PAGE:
I’m on vacation. So you will enjoy some guest posts! Today’s guest post comes from Cindy Jordan. She runs a recruiting consulting company peoplelogixconsulting.com, which assists small to medium sized businesses with the recruiting process. In this post, she discusses approaches to manage your relationship with your superior. You can follow Cindy on Twitter @cijordan.

The Story
Managing upI was speaking to a friend the other day about being effective in the workplace and she threw out the term “managing up.” I have heard so many thoughts lately on the term managing up and it’s a term that is so often misconstrued. Some people feel it means that somehow there is a role reversal and you actually get the opportunity to manage your boss. That somehow there is a magic wand you wave. That you and your boss magically trade roles for the day. Although I’m sure many people love to fantasize about that scenario, that isn’t at all the true nature of the term “managing up”.

What does ‘Managing up’ mean?
Managing up really involves the relationship you have with your boss. The easiest illustration of managing up that I can convey is a bull horn vs. a telephone. The bullhorn is the traditional form of boss/employee relationship, all the communication comes from the boss to the employee. Managing up is more like the telephone; the communication is free flowing back and forth between employee and boss.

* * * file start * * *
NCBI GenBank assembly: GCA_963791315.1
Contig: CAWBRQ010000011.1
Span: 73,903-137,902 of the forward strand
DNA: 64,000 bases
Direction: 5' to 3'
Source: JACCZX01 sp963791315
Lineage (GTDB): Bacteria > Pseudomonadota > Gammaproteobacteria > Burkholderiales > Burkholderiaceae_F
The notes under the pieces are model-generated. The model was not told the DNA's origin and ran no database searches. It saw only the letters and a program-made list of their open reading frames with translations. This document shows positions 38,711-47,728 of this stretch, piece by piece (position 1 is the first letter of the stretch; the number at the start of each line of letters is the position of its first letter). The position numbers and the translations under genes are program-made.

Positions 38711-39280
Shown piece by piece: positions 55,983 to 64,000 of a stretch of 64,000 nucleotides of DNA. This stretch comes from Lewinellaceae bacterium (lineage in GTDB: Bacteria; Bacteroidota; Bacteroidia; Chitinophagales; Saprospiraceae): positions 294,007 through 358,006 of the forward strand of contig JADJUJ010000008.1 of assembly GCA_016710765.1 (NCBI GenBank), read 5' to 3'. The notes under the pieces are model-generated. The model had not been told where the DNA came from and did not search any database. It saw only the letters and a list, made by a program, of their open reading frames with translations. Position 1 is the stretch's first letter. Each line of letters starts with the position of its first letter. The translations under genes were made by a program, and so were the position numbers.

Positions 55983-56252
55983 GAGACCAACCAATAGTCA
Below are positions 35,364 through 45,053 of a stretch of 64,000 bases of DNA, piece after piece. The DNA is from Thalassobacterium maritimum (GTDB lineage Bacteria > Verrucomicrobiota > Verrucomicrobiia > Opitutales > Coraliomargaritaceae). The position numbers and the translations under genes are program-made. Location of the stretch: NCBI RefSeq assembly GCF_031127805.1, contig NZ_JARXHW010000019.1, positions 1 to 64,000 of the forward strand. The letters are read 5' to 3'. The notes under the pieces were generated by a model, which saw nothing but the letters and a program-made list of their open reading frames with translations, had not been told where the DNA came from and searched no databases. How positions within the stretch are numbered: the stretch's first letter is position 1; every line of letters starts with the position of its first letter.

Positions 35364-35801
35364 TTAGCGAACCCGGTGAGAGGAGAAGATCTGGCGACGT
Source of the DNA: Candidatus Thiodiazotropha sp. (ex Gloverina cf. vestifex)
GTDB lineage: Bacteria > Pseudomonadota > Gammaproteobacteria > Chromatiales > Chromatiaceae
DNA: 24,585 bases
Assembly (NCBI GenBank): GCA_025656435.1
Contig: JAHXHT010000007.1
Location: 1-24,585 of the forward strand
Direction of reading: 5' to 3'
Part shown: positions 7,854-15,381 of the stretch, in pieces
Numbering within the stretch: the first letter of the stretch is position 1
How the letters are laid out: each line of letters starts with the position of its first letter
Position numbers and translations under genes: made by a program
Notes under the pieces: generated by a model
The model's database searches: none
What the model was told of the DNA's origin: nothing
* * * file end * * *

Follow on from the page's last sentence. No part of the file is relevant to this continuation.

The keys to managing up are threefold:

  1. keep your boss in the loop,
  2. go above and beyond, and lastly
  3. own your development.

Keeping your boss informed on what’s happening doesn’t mean you need to give them an hourly log of what you are doing. Rather, you should make sure you let them know about any challenges you faced and what you did to overcome them. It is important that you make them aware of your successes. Go ahead, pat your own back, toot your own horn. When setting goals for yourself, make sure you are setting stretch goals that are line with what your boss feels is important. Nothing impresses the boss more than taking on more of a challenge. Finally, if there are skills that you need in order to succeed don’t wait for your boss to train you. Take ownership of your development, create a plan and map how you are going to obtain these skills.

By effectively managing up you will make yourself a more valuable and promotable employee. And who knows, you may end up managing your boss after all.

Benjamin McCall is an HR practitioner with specializations in Leadership, Learning and Development, Business Strategy, OD, and HR. His passion for aligning the functions of HR with the strategies of business is evident in his thoughts around business management, people, leadership, and his love for family and golf! You can connect with him on twitter @BenjaminMcCall
ReThinkHR.org (@BenjaminMcCall)

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